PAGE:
By Anessa V. Cohen
I had a friend named Sandy in high school. She was always smiling and joking around—so how could I ever take seriously a storm named “Sandy,” other than to think it would inconvenience me for a few hours possibly by knocking out the electricity briefly or cause me to cancel any outdoor activities I might have planned for that day.
Here we were listening to all the media sending gloom and doom and warning us all to prepare for the worst storm in the history of man here in New York, but why would we seriously pay attention to them when they always project disaster upon disaster, only to end up with whimpers or sunshine? So, figuring this was more of the same, I watched the TV as Sandy made her way up the coast and assumed that, as most storms do, she would make landfall somewhere else and dissipate long before ever coming anywhere near our shores.
Just in case, out I went shopping for supplies to hold me through the storm—water, batteries, extra milk, hot chocolate, and some snacks to keep us entertained while the TV hosts regaled us on how the storm was getting closer.
Sunday night I realized things were not going the way I anticipated. Sandy had not made landfall and the line at the cashier at Lowe’s was insane with people buying out generators, batteries, extension cords, and even sandbags. This was not business as usual.
Monday found many of us working as usual during the day, figuring to make as much of the day productive before the weather turned nasty. As we started to realize that after all these years of crying wolf, this time—unless something changed drastically at the last moment—this was going to be a whopper of a storm, the warnings came through that the danger zone we were concerned about was “high tide,” which would peak at 9:00 p.m. Although I was nervous, I really did not think more would happen than losing my electricity and therefore the power to my sump pump in the basement, causing some water to overflow the pump until LIPA got the juice going again.
I went out on my front porch around 7:30 p.m. to see how the wind was blowing, since the TV was telling us of 70–80 mph winds, which sounded scary, and looked out onto my street to notice water flowing down the street at almost curb height. Since I had never seen water flooding my street in all the years living here even during the most severe hurricanes or floods, this was a bizarre sighting to me and I called out everyone in the house to see it.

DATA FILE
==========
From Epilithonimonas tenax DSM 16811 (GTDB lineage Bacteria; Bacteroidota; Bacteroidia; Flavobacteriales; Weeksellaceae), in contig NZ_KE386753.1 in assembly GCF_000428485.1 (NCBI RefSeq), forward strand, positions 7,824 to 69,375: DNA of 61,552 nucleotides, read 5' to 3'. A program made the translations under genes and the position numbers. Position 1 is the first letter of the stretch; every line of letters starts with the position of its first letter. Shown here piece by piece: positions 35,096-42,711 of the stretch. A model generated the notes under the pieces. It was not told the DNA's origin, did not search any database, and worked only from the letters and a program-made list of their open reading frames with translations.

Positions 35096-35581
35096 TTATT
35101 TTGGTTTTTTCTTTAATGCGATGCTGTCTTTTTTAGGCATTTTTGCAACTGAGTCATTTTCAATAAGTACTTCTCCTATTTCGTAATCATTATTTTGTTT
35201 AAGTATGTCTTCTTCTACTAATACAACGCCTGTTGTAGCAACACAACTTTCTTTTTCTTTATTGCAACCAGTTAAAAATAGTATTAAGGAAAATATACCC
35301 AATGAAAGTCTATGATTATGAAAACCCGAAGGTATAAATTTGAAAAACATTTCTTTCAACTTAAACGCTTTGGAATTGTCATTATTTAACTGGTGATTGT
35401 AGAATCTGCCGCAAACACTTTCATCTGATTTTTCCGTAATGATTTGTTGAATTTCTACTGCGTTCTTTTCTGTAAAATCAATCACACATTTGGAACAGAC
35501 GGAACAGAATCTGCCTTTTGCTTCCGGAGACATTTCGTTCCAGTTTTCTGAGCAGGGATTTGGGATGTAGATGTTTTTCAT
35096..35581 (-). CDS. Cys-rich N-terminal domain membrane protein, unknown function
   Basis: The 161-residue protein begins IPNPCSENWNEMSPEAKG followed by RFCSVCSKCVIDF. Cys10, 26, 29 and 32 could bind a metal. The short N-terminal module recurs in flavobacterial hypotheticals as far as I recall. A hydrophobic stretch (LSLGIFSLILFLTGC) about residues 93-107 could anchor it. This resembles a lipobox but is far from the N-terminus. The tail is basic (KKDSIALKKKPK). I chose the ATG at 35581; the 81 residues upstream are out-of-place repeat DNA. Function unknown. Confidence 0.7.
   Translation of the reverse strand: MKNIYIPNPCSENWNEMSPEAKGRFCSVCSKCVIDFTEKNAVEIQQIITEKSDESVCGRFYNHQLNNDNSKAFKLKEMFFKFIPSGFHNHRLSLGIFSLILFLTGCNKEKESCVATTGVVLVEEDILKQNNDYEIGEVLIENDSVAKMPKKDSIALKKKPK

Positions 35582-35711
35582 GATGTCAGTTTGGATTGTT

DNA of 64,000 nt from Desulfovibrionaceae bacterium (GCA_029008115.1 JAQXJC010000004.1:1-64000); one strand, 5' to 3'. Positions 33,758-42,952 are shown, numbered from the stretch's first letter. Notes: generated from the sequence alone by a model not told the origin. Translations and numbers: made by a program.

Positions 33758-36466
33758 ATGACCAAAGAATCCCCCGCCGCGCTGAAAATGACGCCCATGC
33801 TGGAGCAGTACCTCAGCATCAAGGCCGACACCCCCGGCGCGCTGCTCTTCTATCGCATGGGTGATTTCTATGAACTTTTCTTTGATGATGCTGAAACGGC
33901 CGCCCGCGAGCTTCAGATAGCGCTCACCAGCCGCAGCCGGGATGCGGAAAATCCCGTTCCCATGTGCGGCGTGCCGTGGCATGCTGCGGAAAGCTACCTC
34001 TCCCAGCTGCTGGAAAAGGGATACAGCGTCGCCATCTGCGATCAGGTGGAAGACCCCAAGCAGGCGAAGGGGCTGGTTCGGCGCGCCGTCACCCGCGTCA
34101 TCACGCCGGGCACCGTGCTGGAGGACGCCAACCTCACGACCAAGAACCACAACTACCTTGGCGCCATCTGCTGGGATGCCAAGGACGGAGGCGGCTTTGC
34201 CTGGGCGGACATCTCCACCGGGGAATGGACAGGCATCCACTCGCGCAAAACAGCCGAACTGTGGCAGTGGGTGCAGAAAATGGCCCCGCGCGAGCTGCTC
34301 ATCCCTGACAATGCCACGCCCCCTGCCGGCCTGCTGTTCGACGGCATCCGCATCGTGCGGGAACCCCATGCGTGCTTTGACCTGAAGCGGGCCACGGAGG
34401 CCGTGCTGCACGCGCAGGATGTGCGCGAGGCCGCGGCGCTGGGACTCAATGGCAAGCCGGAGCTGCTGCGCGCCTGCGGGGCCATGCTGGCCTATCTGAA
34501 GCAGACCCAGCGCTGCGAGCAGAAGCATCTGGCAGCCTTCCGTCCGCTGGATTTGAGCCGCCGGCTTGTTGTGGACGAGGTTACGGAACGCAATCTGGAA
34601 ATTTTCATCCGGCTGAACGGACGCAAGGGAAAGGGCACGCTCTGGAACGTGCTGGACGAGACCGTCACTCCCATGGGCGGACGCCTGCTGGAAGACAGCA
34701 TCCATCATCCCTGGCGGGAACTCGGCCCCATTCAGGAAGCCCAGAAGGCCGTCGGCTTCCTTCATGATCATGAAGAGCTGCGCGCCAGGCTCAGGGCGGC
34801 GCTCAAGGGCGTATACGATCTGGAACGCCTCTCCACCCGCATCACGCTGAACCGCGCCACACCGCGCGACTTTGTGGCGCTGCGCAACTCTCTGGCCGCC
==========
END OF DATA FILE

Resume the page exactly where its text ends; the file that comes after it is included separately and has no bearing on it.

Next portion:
We all stood on the front porch, mesmerized, watching the water flowing until at some point we started to notice it had risen over the curb and was now inching its way up our driveway towards the garage. We all started looking at our watches now, hoping the flow would hold and come no further before the high tide peak at 9:00 p.m., when it would then start to recede. No such luck! The water went through and around my garage and started cascading into my basement, and then it happened—the lights went out!
Now we ran inside to the kitchen table, which had all the emergency supplies in preparedness, and grabbed flashlights, put on boots, and ran down to the basement, took empty laundry baskets and ran relays bringing as many items as possible up to the first floor. Although we were able to bring up a lot of stuff, everything lower than three and a half feet was lost forever to salt water.
By 10:00 p.m., all the water receded back where it came from, leaving all the water clogged in the basements and first floors it had invaded as a testament to our vulnerability. On some streets, large fish were seen strewn all over the place, large trees uprooted—some of them with half a block of sidewalk attached—electric lines strung low across streets hanging like clothes lines, among just a few casualties.
The morning after, we all poured out onto the streets to survey the damage, comparing notes as we all tried to figure where to start to work our way out of this disaster called Sandy.
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I must take a moment to mention how unique our community is, together with the enormous number of special people who live and work among us. The sheer number of groups and individuals who came out to help everyone in need after this disaster is overwhelming. I am choosing not to name organizations or individuals, although I would really like to, because I am afraid of leaving someone’s name out. Although many of these individuals as well as organizations have themselves suffered tremendous damage and loss, they are working 24 hours a day to reach out to all those who need help. This is a gargantuan task, and I can only say thank-you to all of you who have given so much of yourselves to help everyone else, and to thank your families who have supported you in helping others at possibly their own expense.
It is just another reason why people always run to move in to our special community. We are just blessed with so many caring and dedicated people. Wishing everyone power back in your homes, easy cleanup, and quick insurance adjustments from your insurance companies. v
Anessa Cohen lives in Cedarhurst and is a licensed real-estate broker and a licensed N.Y.S. mortgage broker with over 20 years of experience, offering full-service residential and commercial real-estate services (Anessa V Cohen Realty) and mortgaging services (First Meridian Mortgage) in the Five Towns and throughout the tri-state area. She can be reached at 516-569-5007 or via her website, www.AVCrealty.com. Readers are encouraged to send questions or comments to anessa.cohen@AVCrealty.com.